Who would have thought that repeatedly sending lewd pictures to virtual strangers on the internet could damage your career? Not Anthony Weiner, apparently. The former congressman, mayoral candidate, and documentary subject was again implicated this week in an alleged sexting scandal — the third time in six years. Although he's suffered professionally from his sexting before, this most recent case appears to already be costing Weiner his career in significant ways.
Late on Sunday, The New York Post published a report alleging that Weiner was once again sexting a woman who was not his wife, Hillary Clinton aide Huma Abedin. The newspaper included alleged exchanges between the former congressman and the woman, who spoke on the condition of anonymity. Weiner told the publication that he and the woman in question “have been friends for some time." He also said, "She has asked me not to comment except to say that our conversations were private, often included pictures of her nieces and nephews and my son and were always appropriate." The images and messages reported by The New York Post contradict that.
Before news of this new alleged activity broke, Weiner had dabbled in consulting and worked in a variety of other jobs, from punditry to (seriously) crisis management. But Weiner's work schedule appears to be shrinking further. Since The New York Post released its report alleging that he has continued to sext other women, he has been dropped by a number of his former professional connections. NY1, a news channel based in New York City to which he has occasionally contributed, told CNN Money that Weiner was on "indefinite leave" from the station. The New York Daily News also released a statement that it would not publish any of Weiner's columns in the future.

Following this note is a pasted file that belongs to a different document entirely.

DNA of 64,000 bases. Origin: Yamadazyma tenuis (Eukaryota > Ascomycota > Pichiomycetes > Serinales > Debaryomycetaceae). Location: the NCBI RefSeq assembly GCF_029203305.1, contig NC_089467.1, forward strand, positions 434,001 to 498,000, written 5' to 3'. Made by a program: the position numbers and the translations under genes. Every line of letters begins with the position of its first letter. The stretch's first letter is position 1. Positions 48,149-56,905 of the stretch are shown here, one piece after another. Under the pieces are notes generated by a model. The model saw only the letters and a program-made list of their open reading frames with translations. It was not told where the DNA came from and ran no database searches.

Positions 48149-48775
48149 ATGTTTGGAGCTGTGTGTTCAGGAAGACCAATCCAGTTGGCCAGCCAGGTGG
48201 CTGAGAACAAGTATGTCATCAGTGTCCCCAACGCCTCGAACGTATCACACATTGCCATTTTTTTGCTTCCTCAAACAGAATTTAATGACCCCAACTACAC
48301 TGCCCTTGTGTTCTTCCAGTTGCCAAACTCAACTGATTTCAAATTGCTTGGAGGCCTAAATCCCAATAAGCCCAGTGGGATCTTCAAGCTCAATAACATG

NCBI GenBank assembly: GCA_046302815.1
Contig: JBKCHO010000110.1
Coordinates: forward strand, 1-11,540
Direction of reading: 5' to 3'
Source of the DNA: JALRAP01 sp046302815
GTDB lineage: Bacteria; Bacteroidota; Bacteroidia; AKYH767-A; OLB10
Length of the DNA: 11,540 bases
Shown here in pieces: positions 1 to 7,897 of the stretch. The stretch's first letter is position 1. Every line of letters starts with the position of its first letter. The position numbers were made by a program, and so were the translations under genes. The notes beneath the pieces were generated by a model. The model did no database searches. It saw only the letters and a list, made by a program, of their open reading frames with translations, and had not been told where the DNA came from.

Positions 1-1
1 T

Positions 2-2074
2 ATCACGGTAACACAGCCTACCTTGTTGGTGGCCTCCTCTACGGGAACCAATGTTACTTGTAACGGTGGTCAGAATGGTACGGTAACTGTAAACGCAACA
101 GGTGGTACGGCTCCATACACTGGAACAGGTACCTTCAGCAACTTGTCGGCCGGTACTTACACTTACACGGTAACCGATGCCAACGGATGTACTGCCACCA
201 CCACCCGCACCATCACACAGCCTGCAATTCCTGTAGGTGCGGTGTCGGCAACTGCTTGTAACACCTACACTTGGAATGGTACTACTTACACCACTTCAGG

Of course, this isn't the first time the former congressman lost his job because of extramarital sexting. He stepped down from his role in Congress in 2011, and his 2013 New York mayoral campaign floundered when a second wave of allegations arose. In fall 2015, Weiner had a brief stint at the PR firm MWW, which dropped him after a few months, alleging that his presence caused the firm a large amount of "distraction."